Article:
Debera, I think I may have missed your comment earlier, as I just replied to another user that I agree with you all who are commenting that this isn't really "stealing." I think it's a creative reuse of what's already out there and I think that this type of technology should be promoted.
Thank you for your comment, charles000. I, too, thought a lot of the concern about stealing the energy was unwarranted. As you say, many of these devices are just showing the potential for taking advantagae of the energy that's out there and available, so it's not really so different.
Anne, You are absolutely correct i too dont agree with the idea of stealing energy because this is not stealing energy we are just utilizing the wasted or excess energy as we know all these electromegnatic devices continue to emit energy even when not working .Harvesting energy from air is an excellent idea we can use these devices at airports where radar and communication devices emit energy to harvest and power wireless sensors that could detect nuclear material .
"Stealing" is not the same as harvesting. There was no intent of malice here, but rather to indicate a potential mechanism for energy recycling, from whatever source may be available. There are currently (no pun intended) myriad devices and techniques for "energy scavenging" technology already being used or in development. Why should this be considered any differently?
You're welcome, notarboca. I'm quite frankly surprised by the level of comment I've received on this one. You never know as a writer what is going to provoke a response, and there are opinions and angles to this story that people have posed that I have never thought of. Thanks for reading.
If you disrupt the broadcast RF or decrease the coverage area (e.g. by using a very large antenna or array), they might have a case against you. But it would be much harder for the provider to detect the loss, if you are a distance from the transmitter.
However, it is impractical to use RF energy transmitted at a distance. Transmitted EM waves follow the Inverse Square Law (http://en.wikipedia.org/wiki/Inverse-square_law) which states that the power density of an electromagnetic wave is proportional to the inverse of the square of the distance from a point source.
The power is reduced in proportion to the square of the distance to the source. i.e. - If you double the distance to a source, you will only have 1/4 of the power (you lose 3/4 of the power).
Power is monitored at substations or below, so there are not millions of killowatts being sensed. If he was stealing enough to power his entire house, they would detect the loss.
The first electric Co-ops were formed in rural areas like Oklahoma when neighbors would pay to run power lines between themselves and a nearby distribution line. The electric companies didn't want to power scattered rural homes because they would never get a return on the line investment. Even when the small communities ran their own lines, the power companies didn't want to hook them up and become liable for their distribution.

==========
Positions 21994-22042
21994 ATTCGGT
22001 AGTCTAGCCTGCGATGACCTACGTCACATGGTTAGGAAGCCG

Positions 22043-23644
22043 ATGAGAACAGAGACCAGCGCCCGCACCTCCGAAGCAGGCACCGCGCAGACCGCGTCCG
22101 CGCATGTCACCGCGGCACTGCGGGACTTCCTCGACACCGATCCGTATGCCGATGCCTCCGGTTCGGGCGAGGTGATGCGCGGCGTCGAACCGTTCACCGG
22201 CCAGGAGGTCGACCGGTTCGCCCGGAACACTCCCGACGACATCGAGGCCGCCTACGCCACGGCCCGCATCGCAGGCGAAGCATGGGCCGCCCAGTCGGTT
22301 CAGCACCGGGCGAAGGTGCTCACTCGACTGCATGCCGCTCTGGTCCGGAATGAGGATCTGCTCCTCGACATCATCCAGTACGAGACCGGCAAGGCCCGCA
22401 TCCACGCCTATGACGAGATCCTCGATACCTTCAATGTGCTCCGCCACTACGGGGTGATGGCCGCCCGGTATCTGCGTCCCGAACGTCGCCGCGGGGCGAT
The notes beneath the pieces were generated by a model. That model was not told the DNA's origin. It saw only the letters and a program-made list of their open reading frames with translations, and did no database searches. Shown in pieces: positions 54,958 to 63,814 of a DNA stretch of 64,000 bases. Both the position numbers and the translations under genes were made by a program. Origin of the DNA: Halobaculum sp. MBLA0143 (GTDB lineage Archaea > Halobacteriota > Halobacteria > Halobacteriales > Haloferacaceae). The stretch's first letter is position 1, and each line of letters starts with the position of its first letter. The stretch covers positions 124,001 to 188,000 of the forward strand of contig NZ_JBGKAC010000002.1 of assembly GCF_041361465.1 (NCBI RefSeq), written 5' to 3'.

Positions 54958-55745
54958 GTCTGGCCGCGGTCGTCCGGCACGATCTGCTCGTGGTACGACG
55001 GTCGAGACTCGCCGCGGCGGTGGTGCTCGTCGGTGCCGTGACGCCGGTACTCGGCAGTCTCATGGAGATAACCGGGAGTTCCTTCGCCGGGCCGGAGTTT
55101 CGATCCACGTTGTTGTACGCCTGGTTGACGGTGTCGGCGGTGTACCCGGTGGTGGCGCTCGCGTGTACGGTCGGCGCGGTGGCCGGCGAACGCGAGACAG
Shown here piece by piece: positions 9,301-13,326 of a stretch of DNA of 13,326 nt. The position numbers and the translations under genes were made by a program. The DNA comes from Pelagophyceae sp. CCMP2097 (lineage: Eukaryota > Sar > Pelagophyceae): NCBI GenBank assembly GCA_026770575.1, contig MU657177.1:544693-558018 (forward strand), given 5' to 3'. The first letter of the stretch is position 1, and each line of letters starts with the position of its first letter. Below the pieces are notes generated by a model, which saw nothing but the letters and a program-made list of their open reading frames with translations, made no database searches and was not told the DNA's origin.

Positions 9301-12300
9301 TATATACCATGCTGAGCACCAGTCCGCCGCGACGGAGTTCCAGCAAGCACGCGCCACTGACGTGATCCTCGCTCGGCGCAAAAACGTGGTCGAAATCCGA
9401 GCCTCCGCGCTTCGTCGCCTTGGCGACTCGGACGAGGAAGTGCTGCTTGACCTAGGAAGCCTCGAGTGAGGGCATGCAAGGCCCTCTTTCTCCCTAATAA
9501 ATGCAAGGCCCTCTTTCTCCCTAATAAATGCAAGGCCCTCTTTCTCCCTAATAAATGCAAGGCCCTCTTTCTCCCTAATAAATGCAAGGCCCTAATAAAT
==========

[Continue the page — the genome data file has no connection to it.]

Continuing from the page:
To force the issue, the co-ops would put poles next to the electric company's line for a distance and parasitically power their homes.
The EM field of conductors is NOT wasted energy and any EE should know that. It is simply the result of passing current through the conductor. Sheilding is not an option when considering the massive currents involved in power distribution.
You can use these devices all you want behind YOUR power meter where you get charged for the energy you consume. But using power you are not being charged for, plus causing additional distribution loses to the provider (find your own EE to explain); is increasing the provider's costs and decreasing the available energy to legitimate customers. IT IS THEFT! period!
Now I like this idea, shehan. If they don't like the idea of other people doing it, they should set up harvesters themselves...that way no precious energy is lost. We could perhaps solve the energy crisis this way. What a good idea.
Wal-Mart will hold its second Made in the USA Open Call July 7-8, at its headquarters in Bentonville, Ark. The event will be a repeat effort by the world’s biggest seller of consumer goods to increase the amount of US-made products it sells in Wal-Mart stores, in Sam’s Club members-only wholesale outlets, and on walmart.com.
From design feasibility, to development, to production, having the right information to make good decisions can ultimately keep a product from failing validation. The key is highly focused information that doesn’t come from conventional, statistics-based tests but from accelerated stress testing.
There’s a good chance that a few of the things mentioned here won't fully come to fruition in 2015 but rather much later down the line. However, as Malcolm X once said, "The future belongs to those who prepare for it today."
Focus on Fundamentals consists of 45-minute on-line classes that cover a host of technologies. You learn without leaving the comfort of your desk. All classes are taught by subject-matter experts and all are archived. So if you can't attend live, attend at your convenience.